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Dead sperm whale in The Wash, East Anglia, England. © CSIP-ZSL.

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Risso's dolphin © Andy Knight

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Pilot whales pooing © Christopher Swann

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A spinner dolphin leaping © Andrew Sutton/Eco2

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Sperm whale (physeter macrocephalus) Gulf of California. The tail of a sperm whale.

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WDC team at UN Ocean conference

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Seaweed and friends make a welcome return to the Isle of Lewis

“I recognise that dolphin” … “And that one” … uttered by me but still sweet music to my ears. Its hugely exciting when we spot a pod of dolphins and even more satisfying when through the cameras lens I recognise an individual that we’ve seen several years before. Obviously I can only confirm the match once I’ve downloaded all the images and double and triple checked it against the catalogue but some Risso’s dolphins have such unique markings that when you see them again, you just know that you’ve seen him/her before. Recognising one dolphin is inspiring but recognising two, three or ten dolphins in one pod is fantastic, especially when we first identified them back in 2010, also in the same pod. Is this a family group? Have they been together all this time? These are only some of the multitude of questions that these encounters raise. 

Below are images of “Seaweed” the Risso’s dolphin taken first in 2010, and then again in 2013 – can you see the similarities and also the differences?

Identifying new animals in a group is also really exciting, especially when they’re with animals that are already known to us. Are these new relationships? Were they around these waters before and just eluded the camera? So many questions!! 

So far this year, we’ve resighted 10 animals from previous years, one of which was accompanied by a youngster. Back in 2010 when we first identified her, we didn’t know if she was a she or a he but this time, given the fact that she was closely accompanied by a calf, we can be fairly confident that she is a she after all. Whether or not this is her first calf, we’ll likely never know but the fact that she has returned to the area with her youngster in tow, speaks to the fact that these waters are important to her and the long-term health of her and her calf. 

New animals are being added to the catalogue all the time and this year alone we’ve identified another 10 animals to add to the existing catalogue – all of whom were with the dolphins already known to us. One of these animals was accompanied by a youngster (so we can assume that she too is a she) and it’s heartwarming to see such a large group, frolicking in the deep blue and more so, approaching the boat and checking us out, like these mother’s and their juvenile calves below.

Identifying individual Risso’s dolphins can sometimes be a tricky business but it’s the only way for us to be able to show that these animals are coming back again and again. As with a lot of other dolphin species, the main identifying feature of a Risso’s dolphin is the dorsal fin. The shape and size of the fin, unique colouration, scratches and nicks, all help make up a picture of each individual animal. When Risso’s dolphin calves are born they have an olive-brown-grey  tinge to their skin. Over time this darkens and then as they become older their body becomes more white. Risso’s are very sociable animals and most of the scars and scratches are caused by the teeth of other Risso’s dolphins, sometimes resulting in very distinctive markings which make my job a lot easier. At the same time, these marks can change dramatically over time, some fade away, some are covered up by newer scratches so trying to match animals over several years is a time-consuming job and tiring on the eyes. However, it’s the only way … and so during every encounter, we take as many photographs of individual dorsal fins as possible, and then spend the following days analysing these images with a very keen eye. Below are images of “Spider” the Risso’s dolphin in 2010, and then again in 2013 – can you see the similarities and also the differences?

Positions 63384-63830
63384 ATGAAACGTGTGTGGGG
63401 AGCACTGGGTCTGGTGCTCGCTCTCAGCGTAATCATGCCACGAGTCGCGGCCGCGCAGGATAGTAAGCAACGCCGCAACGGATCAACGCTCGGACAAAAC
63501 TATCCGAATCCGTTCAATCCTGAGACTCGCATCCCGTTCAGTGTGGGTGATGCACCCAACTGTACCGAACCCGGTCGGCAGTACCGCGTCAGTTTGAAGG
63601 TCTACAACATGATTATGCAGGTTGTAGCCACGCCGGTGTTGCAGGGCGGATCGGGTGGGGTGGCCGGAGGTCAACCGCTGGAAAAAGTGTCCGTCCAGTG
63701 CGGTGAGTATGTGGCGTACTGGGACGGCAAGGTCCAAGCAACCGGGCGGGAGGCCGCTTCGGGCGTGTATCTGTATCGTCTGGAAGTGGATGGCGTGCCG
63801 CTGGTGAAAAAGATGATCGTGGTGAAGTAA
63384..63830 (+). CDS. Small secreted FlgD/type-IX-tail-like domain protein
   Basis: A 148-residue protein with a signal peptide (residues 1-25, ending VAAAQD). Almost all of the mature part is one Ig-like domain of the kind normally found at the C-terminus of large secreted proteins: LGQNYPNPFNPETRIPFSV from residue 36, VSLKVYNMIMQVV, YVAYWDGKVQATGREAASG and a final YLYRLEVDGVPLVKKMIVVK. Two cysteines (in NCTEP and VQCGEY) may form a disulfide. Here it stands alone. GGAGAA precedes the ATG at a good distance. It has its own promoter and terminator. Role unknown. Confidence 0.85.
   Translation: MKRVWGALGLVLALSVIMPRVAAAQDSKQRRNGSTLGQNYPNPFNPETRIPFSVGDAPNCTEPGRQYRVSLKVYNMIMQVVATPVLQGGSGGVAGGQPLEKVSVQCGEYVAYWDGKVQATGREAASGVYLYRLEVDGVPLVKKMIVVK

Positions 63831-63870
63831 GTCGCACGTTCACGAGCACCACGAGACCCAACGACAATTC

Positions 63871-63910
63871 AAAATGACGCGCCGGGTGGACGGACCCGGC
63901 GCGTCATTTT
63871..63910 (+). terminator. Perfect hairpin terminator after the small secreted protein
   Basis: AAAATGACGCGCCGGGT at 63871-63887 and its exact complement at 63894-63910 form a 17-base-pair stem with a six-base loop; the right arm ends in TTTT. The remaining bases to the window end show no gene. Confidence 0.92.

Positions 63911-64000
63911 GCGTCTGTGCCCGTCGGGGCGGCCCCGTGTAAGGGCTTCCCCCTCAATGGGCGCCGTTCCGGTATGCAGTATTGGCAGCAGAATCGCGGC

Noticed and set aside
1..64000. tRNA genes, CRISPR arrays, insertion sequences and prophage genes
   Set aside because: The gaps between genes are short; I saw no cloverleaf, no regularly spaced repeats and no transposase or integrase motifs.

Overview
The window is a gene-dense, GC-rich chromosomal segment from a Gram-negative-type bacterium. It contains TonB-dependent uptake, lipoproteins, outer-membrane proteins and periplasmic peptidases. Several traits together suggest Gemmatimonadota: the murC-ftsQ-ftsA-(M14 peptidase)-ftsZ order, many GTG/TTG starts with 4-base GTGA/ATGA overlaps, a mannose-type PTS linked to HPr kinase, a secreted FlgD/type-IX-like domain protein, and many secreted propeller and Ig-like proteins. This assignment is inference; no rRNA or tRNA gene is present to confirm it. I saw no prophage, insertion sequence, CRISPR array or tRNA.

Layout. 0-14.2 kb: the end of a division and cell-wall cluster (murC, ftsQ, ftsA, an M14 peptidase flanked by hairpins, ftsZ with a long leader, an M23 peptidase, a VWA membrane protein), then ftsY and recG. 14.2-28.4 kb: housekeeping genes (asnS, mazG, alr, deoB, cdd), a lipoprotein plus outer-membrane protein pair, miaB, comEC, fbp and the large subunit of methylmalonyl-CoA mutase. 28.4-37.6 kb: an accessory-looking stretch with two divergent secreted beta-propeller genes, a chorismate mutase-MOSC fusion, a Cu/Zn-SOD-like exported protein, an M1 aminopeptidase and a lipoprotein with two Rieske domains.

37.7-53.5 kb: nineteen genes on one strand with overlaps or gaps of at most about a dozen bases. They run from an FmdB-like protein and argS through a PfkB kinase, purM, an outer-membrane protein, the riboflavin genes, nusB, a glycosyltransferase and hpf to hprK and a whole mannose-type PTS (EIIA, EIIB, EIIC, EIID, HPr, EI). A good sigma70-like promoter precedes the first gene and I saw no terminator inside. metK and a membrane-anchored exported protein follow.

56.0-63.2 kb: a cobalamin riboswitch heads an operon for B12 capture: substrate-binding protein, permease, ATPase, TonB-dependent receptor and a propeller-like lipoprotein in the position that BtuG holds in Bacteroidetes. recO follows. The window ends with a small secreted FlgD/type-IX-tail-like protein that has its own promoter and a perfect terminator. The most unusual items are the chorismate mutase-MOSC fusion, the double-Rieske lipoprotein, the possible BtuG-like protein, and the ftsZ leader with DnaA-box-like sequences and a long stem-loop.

We’ve been coming to Lewis for four years now, and have a catalogue of over 50 animals, some of which have been resighted within one individual field season – showing that they stay around the area for some time and are not just passing through – and some which have been resighted over the years – showing that they continue to return to this important area.

As Sarah pointed out in our last blog from our field site here on the Isle of Lewis, we plan to demonstrate that this area is important to Risso’s dolphins and other species, and that it should be recognised and protected as such. To this end, we need to show that the same animals return to this spot year after year, and that they bring back their young calves. All of these encounters, and the resulting matching of photographs is helping us to make our case for protecting this unique habitat for years to come.